HomeAbout the Artist

About the Artist

Portrait-of-Edward-Lange-Preservation-Long-Island-2001.2.3-scaled-e1649176313149.jpgEdward Lange was a prolific landscape artist in the United States during the late nineteenth and early twentieth centuries. He was born in Darmstadt, Germany in 1846, into an extended family well-established in the arts. Edward’s father, Gustav Georg, owned a print shop and published a number of popular volumes on German history and scenic landscapes. Two of Edward’s uncles, Ludwig and Julius, were trained draftsmen and painters. Raised by a family of artistic minds who were dedicated to their craft, it’s no wonder Edward spent most of his life recording landscape scenes across the United States.

Extant immigration records suggest that Lange arrived in the United States on July 16, 1870 aboard the S.S. Frankfurt—a passenger ship sailing into New York Harbor from Bremen, Germany. Upon arriving, he traveled out to Long Island. He headed towards Commack, where his father held title to one hundred forty-eight acres of land along Cedar Road. Within ten months, Lange married Sarah Cornelia (Nellie) Denton, a native Long Islander who lived just one road away. Following the birth of their first child in 1872, Edward acquired the title to the Commack property from his father. He spent the next seventeen years in Elwood, raising a family with Nellie and painting the surrounding landscape.

During the early 1870s, Lange focused primarily on painting house portraits for his close neighbors, like Zebulon Buffett. In these works, ruled pencil lines framing each structure are clearly visible under a thin layer of watercolor. Lange's draftsman-like approach to architecture suggests his uncles or father trained him earlier in life. At this point, his talents with underdrawing exceeded his skill with a brush. The process of painting with watercolor presented many challenges. Imprecisely wetting and drying the paper or accidentally blending the wrong colors could result in a muddled mess. However, by 1873, several examples of Lange's work suggest he began to better understand the medium. For the first time, the artist also applied collaged paper elements to his watercolors, like on the signage of M.R. Conklin's general store. Later in Lange's career, this kind of multi-media approach became central to his creative process.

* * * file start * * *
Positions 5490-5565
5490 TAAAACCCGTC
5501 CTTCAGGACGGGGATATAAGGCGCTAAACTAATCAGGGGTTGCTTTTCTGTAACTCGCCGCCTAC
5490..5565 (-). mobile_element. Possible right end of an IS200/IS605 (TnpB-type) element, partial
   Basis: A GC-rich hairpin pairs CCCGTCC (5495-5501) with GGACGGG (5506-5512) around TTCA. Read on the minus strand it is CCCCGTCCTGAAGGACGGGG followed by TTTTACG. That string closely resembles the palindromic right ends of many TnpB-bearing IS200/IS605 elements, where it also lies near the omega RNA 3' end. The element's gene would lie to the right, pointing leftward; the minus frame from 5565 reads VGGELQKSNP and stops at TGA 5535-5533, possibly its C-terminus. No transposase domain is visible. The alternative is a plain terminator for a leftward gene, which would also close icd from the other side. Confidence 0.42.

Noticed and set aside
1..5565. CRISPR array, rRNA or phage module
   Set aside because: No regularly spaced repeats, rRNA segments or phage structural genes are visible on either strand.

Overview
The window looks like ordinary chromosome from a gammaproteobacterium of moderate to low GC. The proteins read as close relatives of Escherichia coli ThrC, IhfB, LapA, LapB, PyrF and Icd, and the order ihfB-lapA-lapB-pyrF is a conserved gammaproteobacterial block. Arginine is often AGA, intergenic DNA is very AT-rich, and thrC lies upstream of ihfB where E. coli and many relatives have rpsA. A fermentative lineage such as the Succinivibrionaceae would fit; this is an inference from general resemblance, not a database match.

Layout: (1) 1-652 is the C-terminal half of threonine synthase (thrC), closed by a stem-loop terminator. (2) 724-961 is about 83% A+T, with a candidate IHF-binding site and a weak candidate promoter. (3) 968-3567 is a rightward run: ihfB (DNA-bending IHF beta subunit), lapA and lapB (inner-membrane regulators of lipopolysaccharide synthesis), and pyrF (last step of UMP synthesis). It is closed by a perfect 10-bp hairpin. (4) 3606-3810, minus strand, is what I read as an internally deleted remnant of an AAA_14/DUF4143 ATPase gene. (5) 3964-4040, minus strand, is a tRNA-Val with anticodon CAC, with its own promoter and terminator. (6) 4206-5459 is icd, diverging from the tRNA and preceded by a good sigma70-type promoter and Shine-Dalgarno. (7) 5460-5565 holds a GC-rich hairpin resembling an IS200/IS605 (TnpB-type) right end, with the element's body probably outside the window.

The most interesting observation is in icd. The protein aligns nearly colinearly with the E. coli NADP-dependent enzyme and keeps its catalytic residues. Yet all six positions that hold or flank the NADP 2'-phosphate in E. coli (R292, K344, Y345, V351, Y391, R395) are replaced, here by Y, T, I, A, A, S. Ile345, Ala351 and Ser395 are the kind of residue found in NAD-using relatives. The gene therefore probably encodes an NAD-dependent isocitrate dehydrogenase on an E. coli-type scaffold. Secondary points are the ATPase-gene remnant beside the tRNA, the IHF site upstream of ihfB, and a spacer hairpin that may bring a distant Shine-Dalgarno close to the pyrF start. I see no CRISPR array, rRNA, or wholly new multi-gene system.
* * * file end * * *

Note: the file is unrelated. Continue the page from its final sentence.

(top right) Unknown photographer, Portrait of Edward Lange, ca. 1880, Tintype, Preservation Long Island, 2001.2.3
(bottom left) Residence of C.H. Jones, 1871; (bottom center) M.R. Conklin, Country Dealer, 1873; (bottom right) John Frederick Nevius Homestead, 1873


Over the course of the 1870s, Lange increasingly incorporated gouache—a more opaque watercolor—onto his palette. The thicker consistency of gouache allowed him to layer the paint, without incidental blending, resulting in artwork with greater vibrancy and definition. At this time, he began advertising his services in local newspapers. Between 1880 and 1881, Lange flourished as an artist. He created some of his most recognizable artworks today during this time, including Brown Brothers Huntington PotteryLower Main Street, Northport, and Panorama View of Huntington from Woolsey Avenue. In all these works, Lange's heavy use of gouache is a defining feature. His brushwork and use of contrasting colors create an energy within these landscapes, particularly in the skies, that was not present in earlier works. This artistic renaissance also coincides with Lange's first foray into photographing and selling albumen prints of his own original artwork.